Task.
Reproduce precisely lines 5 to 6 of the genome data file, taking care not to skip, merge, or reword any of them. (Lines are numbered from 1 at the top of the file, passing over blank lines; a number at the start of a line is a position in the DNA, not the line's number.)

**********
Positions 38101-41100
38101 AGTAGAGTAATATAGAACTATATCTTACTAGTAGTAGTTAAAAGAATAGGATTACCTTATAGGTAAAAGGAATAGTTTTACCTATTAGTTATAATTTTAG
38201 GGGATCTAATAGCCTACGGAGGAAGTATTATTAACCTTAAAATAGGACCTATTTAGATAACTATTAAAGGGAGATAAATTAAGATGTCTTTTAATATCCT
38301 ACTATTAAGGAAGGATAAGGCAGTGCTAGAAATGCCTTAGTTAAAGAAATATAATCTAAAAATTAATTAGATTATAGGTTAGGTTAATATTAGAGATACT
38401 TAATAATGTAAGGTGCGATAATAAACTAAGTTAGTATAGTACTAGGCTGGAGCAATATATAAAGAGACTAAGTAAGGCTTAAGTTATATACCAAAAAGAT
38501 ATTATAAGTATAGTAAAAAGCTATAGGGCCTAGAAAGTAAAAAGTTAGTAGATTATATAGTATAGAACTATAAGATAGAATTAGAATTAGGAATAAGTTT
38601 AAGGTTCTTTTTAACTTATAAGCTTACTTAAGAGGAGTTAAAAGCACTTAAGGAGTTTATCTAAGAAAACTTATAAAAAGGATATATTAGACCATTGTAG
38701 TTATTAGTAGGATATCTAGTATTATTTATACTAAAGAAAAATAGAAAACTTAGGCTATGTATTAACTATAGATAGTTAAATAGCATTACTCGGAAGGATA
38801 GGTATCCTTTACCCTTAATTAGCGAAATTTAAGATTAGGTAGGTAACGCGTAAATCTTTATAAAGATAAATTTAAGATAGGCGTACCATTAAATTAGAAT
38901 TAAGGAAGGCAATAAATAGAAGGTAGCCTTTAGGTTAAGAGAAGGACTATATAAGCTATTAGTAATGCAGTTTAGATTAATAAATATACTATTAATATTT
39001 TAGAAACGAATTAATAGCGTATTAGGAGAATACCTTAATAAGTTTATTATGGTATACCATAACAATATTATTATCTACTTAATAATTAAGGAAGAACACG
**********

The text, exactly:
38401 TAATAATGTAAGGTGCGATAATAAACTAAGTTAGTATAGTACTAGGCTGGAGCAATATATAAAGAGACTAAGTAAGGCTTAAGTTATATACCAAAAAGAT
38501 ATTATAAGTATAGTAAAAAGCTATAGGGCCTAGAAAGTAAAAAGTTAGTAGATTATATAGTATAGAACTATAAGATAGAATTAGAATTAGGAATAAGTTT